The development of scripts and storyboards can often go hand in hand. Blue Donut Studios and LoveLove Films had several story meetings looking at story and how shots would work. Our storyboard artist worked with the director, script writer and the producer to sketch out concepts for the story. In the case of ‘The Love We Had’, the story was of a woman haunted by her memory of a past relationship.


The World of the Room: Planning out the shots

All of the actions within ‘The Love We Had’ is in one location: the flat. We used the living room, the kitchen, the hall and the bedroom. All of the living spaces needed to be connected logically in the story. We had to define with the director the camera placement for each of the various shots we wanted to make in our storyboard. The storyboard artist captured what the director wanted to happen in each key shot.Therefore, the crew were then easily able to collaborate by working from the storyboard as well as the script.

Shot Planning Diagram

Example of considerations to check when developing shots in a storyboard:

  • The Set (Room):
    • Structure
    • Decor
    • Props
    • Windows
    • Exits
  • Characters
    • Expression/emotion
    • Costume
    • Physical gesture
  • Type of Shot: Long, Mid, Close, POV
  • Camera Angles, Pan, Dolly, Dutch
  • Lighting
  • Visual Effects

Storyboards - TheRoom1a

Storyboards - TheRoom1b

The diagram above shows the cross over of actors on the screen. Characters in a scene should not suddenly swap places on the screen. Be clear about why something moves from one shot to another otherwise you will confuse the audience. Characters also shouldn’t switch positions in mid dialogue.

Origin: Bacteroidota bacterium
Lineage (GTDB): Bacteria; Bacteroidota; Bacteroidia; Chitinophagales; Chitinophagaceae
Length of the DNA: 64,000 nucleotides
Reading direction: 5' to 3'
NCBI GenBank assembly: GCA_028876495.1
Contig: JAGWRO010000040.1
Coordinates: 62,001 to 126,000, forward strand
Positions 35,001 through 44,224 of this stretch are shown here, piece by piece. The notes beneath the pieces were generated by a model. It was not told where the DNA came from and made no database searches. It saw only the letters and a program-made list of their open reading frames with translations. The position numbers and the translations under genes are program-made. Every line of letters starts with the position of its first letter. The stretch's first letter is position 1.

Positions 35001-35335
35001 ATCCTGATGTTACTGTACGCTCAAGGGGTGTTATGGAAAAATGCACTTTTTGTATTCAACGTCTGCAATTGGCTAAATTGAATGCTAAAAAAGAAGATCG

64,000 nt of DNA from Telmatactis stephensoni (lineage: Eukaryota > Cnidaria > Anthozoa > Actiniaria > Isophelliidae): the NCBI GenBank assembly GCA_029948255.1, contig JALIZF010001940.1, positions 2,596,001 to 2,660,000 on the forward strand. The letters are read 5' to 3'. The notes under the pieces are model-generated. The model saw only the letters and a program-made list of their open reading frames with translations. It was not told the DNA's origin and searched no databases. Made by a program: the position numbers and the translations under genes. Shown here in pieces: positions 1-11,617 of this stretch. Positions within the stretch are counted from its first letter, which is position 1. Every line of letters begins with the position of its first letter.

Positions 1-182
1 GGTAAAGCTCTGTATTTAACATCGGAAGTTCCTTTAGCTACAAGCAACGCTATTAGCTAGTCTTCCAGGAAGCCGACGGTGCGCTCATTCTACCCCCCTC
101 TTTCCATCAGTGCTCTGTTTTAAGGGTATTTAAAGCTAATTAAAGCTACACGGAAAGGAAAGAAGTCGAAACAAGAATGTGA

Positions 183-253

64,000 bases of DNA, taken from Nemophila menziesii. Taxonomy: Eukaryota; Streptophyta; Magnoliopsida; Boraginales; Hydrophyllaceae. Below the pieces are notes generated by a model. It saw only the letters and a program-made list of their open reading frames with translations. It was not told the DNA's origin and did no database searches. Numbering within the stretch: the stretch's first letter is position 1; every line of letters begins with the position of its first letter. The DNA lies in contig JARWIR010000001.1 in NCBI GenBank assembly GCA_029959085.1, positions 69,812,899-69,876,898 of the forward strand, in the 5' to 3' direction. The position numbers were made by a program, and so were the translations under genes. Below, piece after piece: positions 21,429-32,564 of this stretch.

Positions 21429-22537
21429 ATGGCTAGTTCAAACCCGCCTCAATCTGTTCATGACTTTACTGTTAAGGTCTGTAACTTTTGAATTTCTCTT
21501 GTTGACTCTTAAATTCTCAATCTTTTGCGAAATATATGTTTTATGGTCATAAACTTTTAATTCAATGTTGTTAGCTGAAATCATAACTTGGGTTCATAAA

It’s important to establish in each shot where objects and characters are. This is known as ‘Continuity‘ and it’s important because it keeps the viewer focused on the story rather than being distracted by errors. Even at an early stage, it’s important to considering what could be changing from shot to shot. Storyboards set out where people need to be clearly. The production and set designer can use a storyboard to work from and the director can decide what shots they want to use. DOPs (Director of Photography) using our storyboards are able to easily establish what camera lenses and setups will bee needed for a shot. By working with the director, our storyboard artist quickly establishes what the writer and director envisage. The storyboard visually communicates the plan to the rest of the production team.

 The benefits of using a storyboard for film and TV production

The storyboard artist does not decide the visual design of the film. Instead, the artist will get a feel of the script and the instruction of the director to tell the story on screen. Listening is very important part of the process and talking to the director and scriptwriter(s). Our storyboard artist works hard to capture the nuances of the script. This helps storyboards to better illustrate both director’s and script writer’s intentions.

Understanding the language and process of film production and designing for the screen is vital. Storyboards can make the difference between an average visual representation and an exciting screen composition. A great storyboard will takes the script’s heart and soul onto the screen!